Readers have their say on the state of the World Economic Forum, home buying in lockdown, cancel culture, and the nature of disagreement
SIR – Since Klaus Schwab launched the World Economic Forum (WEF) in 1971, the event has grown in scope and stature. It has also lost its way. Famous rich men arriving in Davos on private planes to discuss climate change, sexism and inequality has increasingly hampered the WEF from asserting its relevance or justifying its existence.
It needs to be a world economic forum worthy of the name.
World: come down from the Swiss mountains to where the planet’s future is really being shaped. Whether the Europeans who have so far dominated the WEF discussion like it or not, the driving force today is Asia. Make this year’s foray to Singapore the first of a series of global destinations – each being an opportunity to showcase a region and its trends.
Economic: with hindsight, ceding the stage to Kevin Spacey in 2016 was a low point. In a bid for stature, the Forum strayed from its topical roots, featuring not just business leaders but celebrities – and the distracting media circus that follows them. Scaling the event down to refocus on stakeholder capitalism would be a significant step to clawing back its credibility.
Forum: as the event has grown in scope, so its ability to get participants to reach agreement on cooperation and commit to tangible action has dissipated. The WEF’s virtual event, Davos Agenda Week, is a start. Now use technology to record and track progress against agreed actions.
Return with vigour to the WEF’s original mission: positive change.
SIR – The desire to create a strong family base, in light of the pandemic lockdown, is more popular than ever. There is a real focus on work-life-family balance and what that should provide in the new world as we emerge from lockdown.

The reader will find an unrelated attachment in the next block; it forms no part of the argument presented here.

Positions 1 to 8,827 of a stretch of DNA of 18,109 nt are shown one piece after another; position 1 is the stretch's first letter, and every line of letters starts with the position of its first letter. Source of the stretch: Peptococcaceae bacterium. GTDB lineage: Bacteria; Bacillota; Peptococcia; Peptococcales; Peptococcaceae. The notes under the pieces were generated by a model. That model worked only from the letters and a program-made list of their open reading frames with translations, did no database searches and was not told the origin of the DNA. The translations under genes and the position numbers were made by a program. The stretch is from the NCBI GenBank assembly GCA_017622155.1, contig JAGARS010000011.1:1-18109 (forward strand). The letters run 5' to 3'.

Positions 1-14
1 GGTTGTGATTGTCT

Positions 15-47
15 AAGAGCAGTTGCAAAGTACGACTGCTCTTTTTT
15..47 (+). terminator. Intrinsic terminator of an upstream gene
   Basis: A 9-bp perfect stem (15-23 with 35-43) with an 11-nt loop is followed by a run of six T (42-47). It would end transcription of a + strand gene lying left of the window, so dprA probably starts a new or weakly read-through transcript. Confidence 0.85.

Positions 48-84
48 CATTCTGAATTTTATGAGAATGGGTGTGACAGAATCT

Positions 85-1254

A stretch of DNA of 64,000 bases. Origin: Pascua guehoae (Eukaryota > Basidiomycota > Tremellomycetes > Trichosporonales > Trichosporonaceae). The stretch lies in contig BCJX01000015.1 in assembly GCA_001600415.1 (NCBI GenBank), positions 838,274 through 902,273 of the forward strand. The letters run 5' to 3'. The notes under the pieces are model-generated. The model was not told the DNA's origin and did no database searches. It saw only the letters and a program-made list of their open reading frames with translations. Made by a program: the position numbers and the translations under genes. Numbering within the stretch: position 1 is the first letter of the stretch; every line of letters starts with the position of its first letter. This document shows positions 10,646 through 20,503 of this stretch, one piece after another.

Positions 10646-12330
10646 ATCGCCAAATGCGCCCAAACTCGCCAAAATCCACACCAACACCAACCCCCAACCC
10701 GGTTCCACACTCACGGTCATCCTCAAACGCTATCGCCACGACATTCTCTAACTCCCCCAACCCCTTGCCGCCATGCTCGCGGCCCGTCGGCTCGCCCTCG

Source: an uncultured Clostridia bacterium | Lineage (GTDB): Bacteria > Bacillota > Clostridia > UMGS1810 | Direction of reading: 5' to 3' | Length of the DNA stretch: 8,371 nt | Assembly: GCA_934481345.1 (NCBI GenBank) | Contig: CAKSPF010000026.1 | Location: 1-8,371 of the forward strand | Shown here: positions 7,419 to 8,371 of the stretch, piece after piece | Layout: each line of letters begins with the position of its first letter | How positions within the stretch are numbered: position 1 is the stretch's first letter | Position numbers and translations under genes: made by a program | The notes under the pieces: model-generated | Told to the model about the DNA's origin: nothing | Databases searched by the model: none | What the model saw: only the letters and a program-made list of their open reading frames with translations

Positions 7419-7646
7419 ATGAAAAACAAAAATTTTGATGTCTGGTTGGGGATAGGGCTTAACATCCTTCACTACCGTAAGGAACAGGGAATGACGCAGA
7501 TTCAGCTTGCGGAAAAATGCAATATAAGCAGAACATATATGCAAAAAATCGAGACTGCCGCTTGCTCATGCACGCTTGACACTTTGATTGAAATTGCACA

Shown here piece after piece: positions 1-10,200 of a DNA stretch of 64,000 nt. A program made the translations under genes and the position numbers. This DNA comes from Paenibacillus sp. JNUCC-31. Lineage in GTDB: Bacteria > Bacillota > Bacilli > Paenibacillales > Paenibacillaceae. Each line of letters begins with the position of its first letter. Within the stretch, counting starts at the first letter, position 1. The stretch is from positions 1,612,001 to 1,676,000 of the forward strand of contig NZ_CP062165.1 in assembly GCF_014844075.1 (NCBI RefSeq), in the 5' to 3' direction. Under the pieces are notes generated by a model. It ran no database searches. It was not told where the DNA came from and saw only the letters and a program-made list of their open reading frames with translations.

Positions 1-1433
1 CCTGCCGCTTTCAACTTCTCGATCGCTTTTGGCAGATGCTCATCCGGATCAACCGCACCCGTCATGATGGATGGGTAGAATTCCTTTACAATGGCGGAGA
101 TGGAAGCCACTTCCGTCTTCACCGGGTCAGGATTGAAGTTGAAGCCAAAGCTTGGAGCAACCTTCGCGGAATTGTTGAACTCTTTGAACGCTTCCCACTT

With many buyers looking for the quintessential edge-of-village Georgian house in a few acres where everyone can be under one roof, the smarter money is looking in the lesser-known fringes of geography for properties that can be adapted accordingly.
The ‘concertina house’, which can expand and contract according to the number of its occupants, is a growing request of late among my client searches, when looking for a home across Oxfordshire & Gloucestershire.
Disrupting the conventional model for how we live and operate around the property, providing connectivity between spaces, for different generations and purpose, I believe is the way forward to future-proof the desirability of the homes we create.
Calling out cancel culture
SIR – In response to your article ‘Reputation management in the time of cancel culture’, I did agree in most part with the content of the article, and in particular the comments made by Mark Borkowski, a mentor, colleague and friend of mine. However, I did feel that it missed an important takeaway.
The inexorable rise of social media, allied with the influence of Gen Z, has changed the game of reputation management. PRs such as myself, whose clients are household names, are acutely aware that reputation damage can happen. People should be accountable for their actions: Harvey Weinstein is a prime example.
Cancel culture has been created by Gen Z. Their view is that if they play a part in giving someone fame and attention, and they slip up, they have the right to take their stardom away. It is especially prominent when someone shows racist, homophobic, misogynistic or transphobic traits.
However, increasing number of Gen Zs now believe it has become too extreme. The right thing in this digital day and age is not to be quick to judge. It is up to reputation managers, allied with sensible Gen Zs like my daughters, to push back against the extreme nature of cancel culture and create a more forgiving call-out culture.
CEO, Burr Media
SIR – I read the interview with Professor Sunetra Gupta on the subject of the Great Barrington Declaration and her personal experiences around being a contributor to it. It highlights a growing concern that I have, which is the growth of ad hominem responses to, and the construction of non sequiturs from, viewpoints that are not in line with one’s own beliefs. In a landscape where the evidence on which we make decisions is changing fast, we must show epistemic humility.
Also, we ought to recognise that when experts voice arguments and interpretations that are not aligned with our own, sometimes disagreement is not founded on reason. As Ali Almossawi said in An Illustrated Book of Bad Arguments, ‘Logic does not generate new truths, but rather allows one to evaluate existing chains of thought for consistency and coherence.
It is precisely for that reason that it proves an effective tool for the analysis and communication of ideas and arguments.’
Dr Magda Osman
Queen Mary University of London